Part I: The Philippines Elections and the Promise of a Duterte Presidency

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On May 9th 2016, the Filipino people demonstrated significant interest in the Philippine elections, more so than usual. Many had grown apathetic to the political environment of the country, but something was different in this election. It has been three decades since this kind of euphoria has been felt by the masses, when we were able to oust former president and dictator Ferdinand Edralin Marcos. The same feelings of hope and aspiration have once again sprung from the heart of the nation through the more than six million voters, who turned out to support Rodrigo Roa Duterte.

What drew Filipinos to a candidate who has been called “the Philippines’ Dirty Harry”?

Among the presidential candidates, Mayor Rody Duterte has never failed to amaze or shock people. Many have likened him to American Republican presidential candidate Donald Trump – however, aside from both being foul-mouthed and sexist, their similarities end there. One thing is for sure, he is the only candidate to ever go directly against the existing order of where most traditional politicians traverse. He boldly declares stifling drug trafficking and crime in six months. He says he will re-establish the death penalty. He promises to end patronage politics and corruption in government and use the money lost to corruption to fund social programs that would truly benefit the people. At one point in his campaign, he even threatened to establish a “revolutionary” government. His conviction in bringing about change made people believe that with a strong and steadfast leader, the nation will be freed from the quagmire of poverty and eradicate a culture of impunity.  He is the only one seen as the “true opposition” of the Aquino Regime and its “Yellow Cult[1]”, whose only credentials include the massive corruption of the “pork barrel funds”, corruption of calamity funds and donations for the typhoons and other natural disasters, the many massacres including the Mamasapano massacre in Mindanao, the privatization of social institutions such as hospitals, schools and transport facilities. It is a regime that is vindictive, non-performing and favors only the oligarchy and its imperial masters whose programs are largely anti-poor.

As a local government official, Duterte has served as Assistant Prosecutor, Vice Mayor, Congressman, Mayor (for several terms), and is now the incoming President of the Republic of the Philippines. Under his watch, the city of Davao was transformed from what was once termed as the “Killing Fields of the South” to the 4th safest city in the world. He also developed the city economically and made it one of the cleanest cities in the Philippines. Thanks to him, Davao also has one of the most progressive and comprehensive social programs, better even than that of the capital, Manila.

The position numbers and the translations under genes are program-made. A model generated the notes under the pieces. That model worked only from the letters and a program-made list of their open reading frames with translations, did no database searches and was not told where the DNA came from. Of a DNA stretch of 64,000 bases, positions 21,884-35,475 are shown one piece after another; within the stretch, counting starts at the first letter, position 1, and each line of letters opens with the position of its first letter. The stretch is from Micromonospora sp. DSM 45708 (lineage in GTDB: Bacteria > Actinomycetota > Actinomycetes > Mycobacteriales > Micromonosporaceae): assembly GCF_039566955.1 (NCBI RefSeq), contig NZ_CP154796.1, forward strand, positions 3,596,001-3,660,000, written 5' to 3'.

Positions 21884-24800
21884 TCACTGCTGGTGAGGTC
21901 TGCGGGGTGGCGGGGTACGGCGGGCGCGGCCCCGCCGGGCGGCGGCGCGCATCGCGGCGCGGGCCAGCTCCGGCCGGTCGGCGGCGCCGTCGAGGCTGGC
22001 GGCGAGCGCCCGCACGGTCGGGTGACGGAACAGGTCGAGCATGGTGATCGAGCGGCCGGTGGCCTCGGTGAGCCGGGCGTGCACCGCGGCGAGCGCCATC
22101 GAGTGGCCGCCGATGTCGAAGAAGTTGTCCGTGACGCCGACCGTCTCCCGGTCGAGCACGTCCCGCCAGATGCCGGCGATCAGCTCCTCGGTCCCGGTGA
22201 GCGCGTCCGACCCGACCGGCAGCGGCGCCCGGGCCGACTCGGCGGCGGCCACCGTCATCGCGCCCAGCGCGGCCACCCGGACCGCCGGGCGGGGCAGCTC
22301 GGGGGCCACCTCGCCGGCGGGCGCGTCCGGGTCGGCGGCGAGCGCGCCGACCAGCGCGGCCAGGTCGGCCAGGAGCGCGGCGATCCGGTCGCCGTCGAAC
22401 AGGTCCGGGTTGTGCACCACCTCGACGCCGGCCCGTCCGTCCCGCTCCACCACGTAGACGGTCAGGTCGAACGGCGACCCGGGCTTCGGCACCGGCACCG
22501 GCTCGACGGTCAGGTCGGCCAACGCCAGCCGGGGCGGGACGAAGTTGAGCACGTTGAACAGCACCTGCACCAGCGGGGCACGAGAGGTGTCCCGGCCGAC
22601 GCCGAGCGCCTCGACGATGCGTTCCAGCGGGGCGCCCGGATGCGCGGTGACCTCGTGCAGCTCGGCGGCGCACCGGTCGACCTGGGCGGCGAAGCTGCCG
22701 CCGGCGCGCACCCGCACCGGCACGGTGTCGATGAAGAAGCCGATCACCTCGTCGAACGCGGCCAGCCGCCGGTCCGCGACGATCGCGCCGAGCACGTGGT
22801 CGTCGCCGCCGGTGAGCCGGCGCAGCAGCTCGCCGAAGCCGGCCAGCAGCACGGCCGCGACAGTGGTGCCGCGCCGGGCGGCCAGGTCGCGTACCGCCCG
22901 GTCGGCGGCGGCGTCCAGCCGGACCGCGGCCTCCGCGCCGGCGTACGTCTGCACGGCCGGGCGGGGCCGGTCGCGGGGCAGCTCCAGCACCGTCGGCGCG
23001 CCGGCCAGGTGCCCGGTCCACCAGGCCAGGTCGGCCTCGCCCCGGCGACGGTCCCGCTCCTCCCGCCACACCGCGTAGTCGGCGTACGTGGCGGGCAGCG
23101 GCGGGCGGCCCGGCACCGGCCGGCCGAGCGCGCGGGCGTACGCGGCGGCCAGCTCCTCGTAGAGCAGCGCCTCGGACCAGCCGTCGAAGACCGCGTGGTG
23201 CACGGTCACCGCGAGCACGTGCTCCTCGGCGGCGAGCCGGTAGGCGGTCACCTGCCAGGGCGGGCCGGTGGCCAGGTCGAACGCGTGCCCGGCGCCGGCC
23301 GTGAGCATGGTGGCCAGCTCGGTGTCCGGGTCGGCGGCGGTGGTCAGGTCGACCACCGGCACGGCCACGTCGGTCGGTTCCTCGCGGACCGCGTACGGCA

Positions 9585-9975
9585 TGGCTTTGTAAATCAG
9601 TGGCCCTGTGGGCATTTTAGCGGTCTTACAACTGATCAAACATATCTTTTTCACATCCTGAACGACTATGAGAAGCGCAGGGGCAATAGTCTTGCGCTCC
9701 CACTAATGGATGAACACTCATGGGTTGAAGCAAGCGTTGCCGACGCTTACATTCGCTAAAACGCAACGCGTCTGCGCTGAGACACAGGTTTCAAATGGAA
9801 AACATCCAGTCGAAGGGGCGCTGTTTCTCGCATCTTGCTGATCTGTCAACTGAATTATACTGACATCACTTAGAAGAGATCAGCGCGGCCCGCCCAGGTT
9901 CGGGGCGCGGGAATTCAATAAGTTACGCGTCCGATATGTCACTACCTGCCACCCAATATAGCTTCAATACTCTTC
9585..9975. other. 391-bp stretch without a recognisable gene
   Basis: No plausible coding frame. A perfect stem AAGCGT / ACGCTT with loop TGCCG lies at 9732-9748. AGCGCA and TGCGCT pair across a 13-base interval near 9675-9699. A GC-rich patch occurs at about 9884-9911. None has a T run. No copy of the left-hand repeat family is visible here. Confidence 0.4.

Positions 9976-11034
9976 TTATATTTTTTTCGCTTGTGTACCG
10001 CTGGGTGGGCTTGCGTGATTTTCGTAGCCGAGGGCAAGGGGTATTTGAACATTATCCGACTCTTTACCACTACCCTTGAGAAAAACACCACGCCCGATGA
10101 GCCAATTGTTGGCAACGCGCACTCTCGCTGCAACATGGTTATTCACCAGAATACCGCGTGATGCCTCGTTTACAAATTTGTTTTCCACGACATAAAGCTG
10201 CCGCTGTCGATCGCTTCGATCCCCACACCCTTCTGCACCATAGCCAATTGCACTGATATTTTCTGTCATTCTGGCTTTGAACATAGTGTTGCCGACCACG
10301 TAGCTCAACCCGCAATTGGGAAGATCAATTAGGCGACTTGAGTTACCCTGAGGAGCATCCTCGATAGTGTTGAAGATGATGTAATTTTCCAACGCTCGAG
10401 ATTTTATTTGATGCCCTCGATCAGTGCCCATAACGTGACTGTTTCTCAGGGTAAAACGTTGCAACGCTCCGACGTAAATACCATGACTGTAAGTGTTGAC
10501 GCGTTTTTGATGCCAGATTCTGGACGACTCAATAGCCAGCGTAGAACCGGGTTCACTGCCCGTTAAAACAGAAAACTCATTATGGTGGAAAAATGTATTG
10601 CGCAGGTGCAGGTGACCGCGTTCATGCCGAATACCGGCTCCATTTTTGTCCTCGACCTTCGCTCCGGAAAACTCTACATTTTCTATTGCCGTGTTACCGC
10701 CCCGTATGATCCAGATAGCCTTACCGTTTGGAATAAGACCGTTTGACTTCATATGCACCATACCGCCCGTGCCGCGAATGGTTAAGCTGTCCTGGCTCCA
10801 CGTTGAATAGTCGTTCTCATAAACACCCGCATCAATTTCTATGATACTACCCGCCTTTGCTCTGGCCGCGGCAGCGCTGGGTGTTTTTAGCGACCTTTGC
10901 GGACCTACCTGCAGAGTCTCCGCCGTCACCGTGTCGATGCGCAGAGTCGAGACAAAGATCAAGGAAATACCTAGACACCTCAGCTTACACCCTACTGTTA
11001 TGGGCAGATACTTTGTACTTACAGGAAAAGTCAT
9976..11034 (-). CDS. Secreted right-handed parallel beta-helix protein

However, his governance has also earned negative publicity through claims of human rights violation, particularly allegations that he is somehow linked to the Davao Death Squad[2]. Furthermore, he has admitted to personally killing criminals. Yet somehow, this has not hurt his bid for presidency – in fact, it has even helped him because of the hard-line anti-crime stance it implies. For most, this is viewed positively and essential in order to counter or erase the culture of impunity in the country.

For a country whose educational system inhibits its people’s freedom of thought and political beliefs and where red-baiting and red-scares abound, incoming President Duterte remarkably shows no apprehension about  claiming that he is the first-ever, socialist President…from the moderate left[3]. In fact, it is a break-through that he has gone as far as to offer vital cabinet posts to communists. This is because for the progressives and communists in Mindanao, their history of working and mutually supporting each other goes far back and remains strong. Duterte is also quite popular with the Muslim separatists and indigenous people  (IP) because he accurately cites historical injustice as being the reason why Filipino Muslims and IPs continue to take up arms and fight for independence.

Credibility, good governance, and a pro-people agenda has been paramount and central to his campaign. It generated massive and spontaneous support (financial and otherwise) among migrant workers, local workers, peasants and all sectors, and yes, even women (despite the womanizing, cat-calling and the “rape-joke[4]” references that earned the ire of women’s rights groups). His supporters rise to the occasion without failing to fight tooth and nail on his behalf whenever he is criticized. Under all the gruff, machismo, and ruggedness that he projects, people see that beneath the surface lies a soft-hearted man who is easily moved to tears by sick children and the elderly, goes out of his way to defend the weak, selflessly gives what he has to people in need, always lends a hand in times of crisis, and unabashedly cries his heart out in front of the graves of his parents.